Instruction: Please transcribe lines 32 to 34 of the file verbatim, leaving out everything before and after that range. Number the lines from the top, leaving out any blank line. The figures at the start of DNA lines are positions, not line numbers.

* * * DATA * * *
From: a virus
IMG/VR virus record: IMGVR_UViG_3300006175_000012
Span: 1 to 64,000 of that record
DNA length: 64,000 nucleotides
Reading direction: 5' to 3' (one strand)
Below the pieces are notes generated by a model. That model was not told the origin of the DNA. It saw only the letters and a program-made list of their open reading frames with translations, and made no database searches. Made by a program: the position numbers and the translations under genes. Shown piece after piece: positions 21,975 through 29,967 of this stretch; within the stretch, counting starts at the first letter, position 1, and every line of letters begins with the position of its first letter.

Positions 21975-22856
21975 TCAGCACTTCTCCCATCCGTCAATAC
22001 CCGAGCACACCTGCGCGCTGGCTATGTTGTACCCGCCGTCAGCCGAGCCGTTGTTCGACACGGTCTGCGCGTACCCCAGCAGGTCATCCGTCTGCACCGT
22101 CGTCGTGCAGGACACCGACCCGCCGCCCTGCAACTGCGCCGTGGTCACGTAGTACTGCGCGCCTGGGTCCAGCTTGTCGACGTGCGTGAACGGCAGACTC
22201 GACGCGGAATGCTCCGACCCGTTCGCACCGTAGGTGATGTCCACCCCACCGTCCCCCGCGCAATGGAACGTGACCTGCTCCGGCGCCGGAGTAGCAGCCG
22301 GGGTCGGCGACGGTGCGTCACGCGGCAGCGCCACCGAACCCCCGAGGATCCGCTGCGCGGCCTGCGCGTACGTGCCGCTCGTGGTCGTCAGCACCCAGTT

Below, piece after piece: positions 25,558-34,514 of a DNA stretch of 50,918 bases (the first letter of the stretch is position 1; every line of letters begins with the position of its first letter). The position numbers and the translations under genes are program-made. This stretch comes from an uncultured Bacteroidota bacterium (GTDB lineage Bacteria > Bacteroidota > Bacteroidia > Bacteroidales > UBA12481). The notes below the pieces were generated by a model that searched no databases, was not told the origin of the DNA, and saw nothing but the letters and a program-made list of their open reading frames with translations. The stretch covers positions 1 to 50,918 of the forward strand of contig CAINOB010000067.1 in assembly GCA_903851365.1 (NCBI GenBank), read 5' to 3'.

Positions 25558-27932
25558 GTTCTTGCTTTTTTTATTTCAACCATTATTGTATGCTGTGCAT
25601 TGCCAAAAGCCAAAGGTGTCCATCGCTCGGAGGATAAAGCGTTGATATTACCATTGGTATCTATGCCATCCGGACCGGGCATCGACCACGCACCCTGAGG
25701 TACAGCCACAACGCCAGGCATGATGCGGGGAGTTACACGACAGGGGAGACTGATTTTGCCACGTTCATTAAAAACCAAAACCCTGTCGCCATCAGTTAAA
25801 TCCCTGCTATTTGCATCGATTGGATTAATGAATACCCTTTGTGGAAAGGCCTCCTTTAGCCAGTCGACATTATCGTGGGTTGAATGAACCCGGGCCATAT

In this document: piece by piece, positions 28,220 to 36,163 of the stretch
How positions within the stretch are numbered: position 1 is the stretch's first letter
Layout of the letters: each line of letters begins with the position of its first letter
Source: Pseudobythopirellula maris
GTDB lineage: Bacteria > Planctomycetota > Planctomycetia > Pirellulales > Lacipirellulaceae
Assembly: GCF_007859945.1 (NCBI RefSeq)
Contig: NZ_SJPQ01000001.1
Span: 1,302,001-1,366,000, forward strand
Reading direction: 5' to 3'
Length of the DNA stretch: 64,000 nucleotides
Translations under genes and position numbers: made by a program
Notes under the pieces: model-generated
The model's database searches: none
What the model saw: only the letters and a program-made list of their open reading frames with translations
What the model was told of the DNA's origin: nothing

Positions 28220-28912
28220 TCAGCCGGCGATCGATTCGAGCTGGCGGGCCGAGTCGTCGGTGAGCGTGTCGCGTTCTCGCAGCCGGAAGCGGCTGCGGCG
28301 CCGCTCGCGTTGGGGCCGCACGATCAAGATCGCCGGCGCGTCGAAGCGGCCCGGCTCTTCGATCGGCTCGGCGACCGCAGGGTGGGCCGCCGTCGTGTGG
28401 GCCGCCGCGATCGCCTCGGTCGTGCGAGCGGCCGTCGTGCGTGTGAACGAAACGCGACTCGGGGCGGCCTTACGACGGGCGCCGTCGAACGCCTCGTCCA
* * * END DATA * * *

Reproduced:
What the model saw: only the letters and a program-made list of their open reading frames with translations
What the model was told of the DNA's origin: nothing

Positions 28220-28912